Thus, the sermon delivered by Peter on the Day of Pentecost may have been surprising, and it may have seemed sudden, but it can only properly be understood as the culmination of a long process that climaxed with Peter’s sermon and the conversion of 3,000. In some respects, it was the culmination of what began fifty days earlier in connection with the Lord Jesus Christ’s crucifixion and resurrection. However, in other respects, it was the culmination of those men’s entire lives being subjected first to the Law and then to the Gospel. I point this out to refute the notion that those saved on the Day of Pentecost were anything like quick of heart to believe. Such could not possibly be the case with such personal histories as those converts had.
How does this apply to young people leaving our Churches and young Gospel ministers leaving our movement? If there are two parts that comprise our natures, that which is physical and that which is nonphysical, the immaterial, then a portion of our immaterial (which would include that is called soul, spirit, conscience, heart, and mind) moves and reactions much more slowly than the other portion. The mind moves and reacts quickly while the heart moves and reacts slowly. Why is this important? It is profoundly important because it is with the heart man believes unto righteousness. Therefore, just because a youth leader can change a teen’s mind and provoke him to close his eyes with regret for sins and pray a prayer does not mean the Spirit of God has so persuaded a young sinner’s heart to trust Christ.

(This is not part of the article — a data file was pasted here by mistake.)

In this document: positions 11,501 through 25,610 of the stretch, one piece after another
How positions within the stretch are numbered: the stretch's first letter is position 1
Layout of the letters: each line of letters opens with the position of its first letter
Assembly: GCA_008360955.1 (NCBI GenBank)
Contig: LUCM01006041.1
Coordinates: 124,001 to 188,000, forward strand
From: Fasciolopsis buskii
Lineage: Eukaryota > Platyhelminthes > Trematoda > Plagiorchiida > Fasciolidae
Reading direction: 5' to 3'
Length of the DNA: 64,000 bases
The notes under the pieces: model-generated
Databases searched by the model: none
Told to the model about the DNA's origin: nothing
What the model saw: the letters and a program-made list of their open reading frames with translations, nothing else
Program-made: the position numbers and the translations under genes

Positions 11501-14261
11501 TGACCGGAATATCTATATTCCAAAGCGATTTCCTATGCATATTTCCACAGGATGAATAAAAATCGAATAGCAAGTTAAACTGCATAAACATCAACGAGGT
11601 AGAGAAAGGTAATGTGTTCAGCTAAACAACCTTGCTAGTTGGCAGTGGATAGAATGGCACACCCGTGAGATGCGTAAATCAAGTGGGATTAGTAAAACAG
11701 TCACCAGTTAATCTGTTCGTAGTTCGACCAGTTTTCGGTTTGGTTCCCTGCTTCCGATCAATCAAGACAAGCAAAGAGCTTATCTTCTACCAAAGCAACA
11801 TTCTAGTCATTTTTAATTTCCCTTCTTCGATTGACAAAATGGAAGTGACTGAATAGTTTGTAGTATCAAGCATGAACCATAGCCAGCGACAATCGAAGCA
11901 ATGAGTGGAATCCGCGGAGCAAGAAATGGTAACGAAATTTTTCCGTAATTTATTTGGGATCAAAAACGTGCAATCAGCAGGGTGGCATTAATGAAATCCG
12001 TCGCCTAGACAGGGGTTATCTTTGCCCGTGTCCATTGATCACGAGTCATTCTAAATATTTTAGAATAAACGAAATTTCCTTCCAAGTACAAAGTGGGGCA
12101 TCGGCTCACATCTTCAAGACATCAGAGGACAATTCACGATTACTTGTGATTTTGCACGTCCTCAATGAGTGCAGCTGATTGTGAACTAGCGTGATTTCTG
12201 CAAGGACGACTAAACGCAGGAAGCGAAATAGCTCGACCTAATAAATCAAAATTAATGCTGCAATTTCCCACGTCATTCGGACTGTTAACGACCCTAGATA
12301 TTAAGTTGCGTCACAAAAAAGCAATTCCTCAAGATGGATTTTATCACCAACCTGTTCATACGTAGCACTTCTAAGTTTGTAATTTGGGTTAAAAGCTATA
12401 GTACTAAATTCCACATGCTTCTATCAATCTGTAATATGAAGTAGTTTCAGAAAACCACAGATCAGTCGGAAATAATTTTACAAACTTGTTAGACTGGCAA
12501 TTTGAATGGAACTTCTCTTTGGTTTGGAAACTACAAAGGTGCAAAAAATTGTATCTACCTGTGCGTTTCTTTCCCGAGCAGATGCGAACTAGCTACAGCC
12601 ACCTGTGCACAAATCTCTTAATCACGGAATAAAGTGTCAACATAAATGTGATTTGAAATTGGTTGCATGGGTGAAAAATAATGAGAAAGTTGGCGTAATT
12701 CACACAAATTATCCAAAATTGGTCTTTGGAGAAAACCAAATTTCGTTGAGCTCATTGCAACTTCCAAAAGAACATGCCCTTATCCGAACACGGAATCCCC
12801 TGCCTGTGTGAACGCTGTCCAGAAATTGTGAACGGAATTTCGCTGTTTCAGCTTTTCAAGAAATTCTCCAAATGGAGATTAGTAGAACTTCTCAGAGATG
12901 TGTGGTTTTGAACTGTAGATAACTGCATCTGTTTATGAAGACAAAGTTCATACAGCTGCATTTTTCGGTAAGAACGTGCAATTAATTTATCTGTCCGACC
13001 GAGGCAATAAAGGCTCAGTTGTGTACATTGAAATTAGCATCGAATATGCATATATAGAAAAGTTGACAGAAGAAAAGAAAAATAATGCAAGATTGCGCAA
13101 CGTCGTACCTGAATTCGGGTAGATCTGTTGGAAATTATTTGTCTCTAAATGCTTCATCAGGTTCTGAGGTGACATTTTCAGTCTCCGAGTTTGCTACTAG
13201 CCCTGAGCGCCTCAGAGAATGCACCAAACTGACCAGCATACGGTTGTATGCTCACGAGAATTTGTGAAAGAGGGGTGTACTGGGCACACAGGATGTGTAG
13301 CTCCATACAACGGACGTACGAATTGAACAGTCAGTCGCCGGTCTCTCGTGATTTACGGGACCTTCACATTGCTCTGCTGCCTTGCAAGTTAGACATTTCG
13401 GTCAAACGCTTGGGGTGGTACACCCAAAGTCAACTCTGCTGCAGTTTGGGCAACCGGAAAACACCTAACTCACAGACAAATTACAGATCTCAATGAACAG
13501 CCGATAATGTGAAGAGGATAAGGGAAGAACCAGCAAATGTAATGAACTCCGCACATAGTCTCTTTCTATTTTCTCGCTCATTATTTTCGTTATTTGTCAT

In my musings, I would not be so bold as to tell any Gospel minister what to do. But neither would I expect a Gospel minister to discard without serious attention a proposal that he consider something never before considered because that would be a Semmelweis-reflex and we know how bad Semmelweis-reflexes are. More is involved in evangelism than merely changing someone’s mind. Evangelical repentance is more than merely changing one’s mind. A miracle must be associated with it because the new birth is nothing if it is not miraculous. Perhaps so many teens leave is because their minds were merely changed, and that so quickly that hearts remained unchanged. And perhaps young Gospel ministers are leaving a movement they judge to be far too concerned with a simplistic formula and far too unconcerned with heart-affecting evangelism.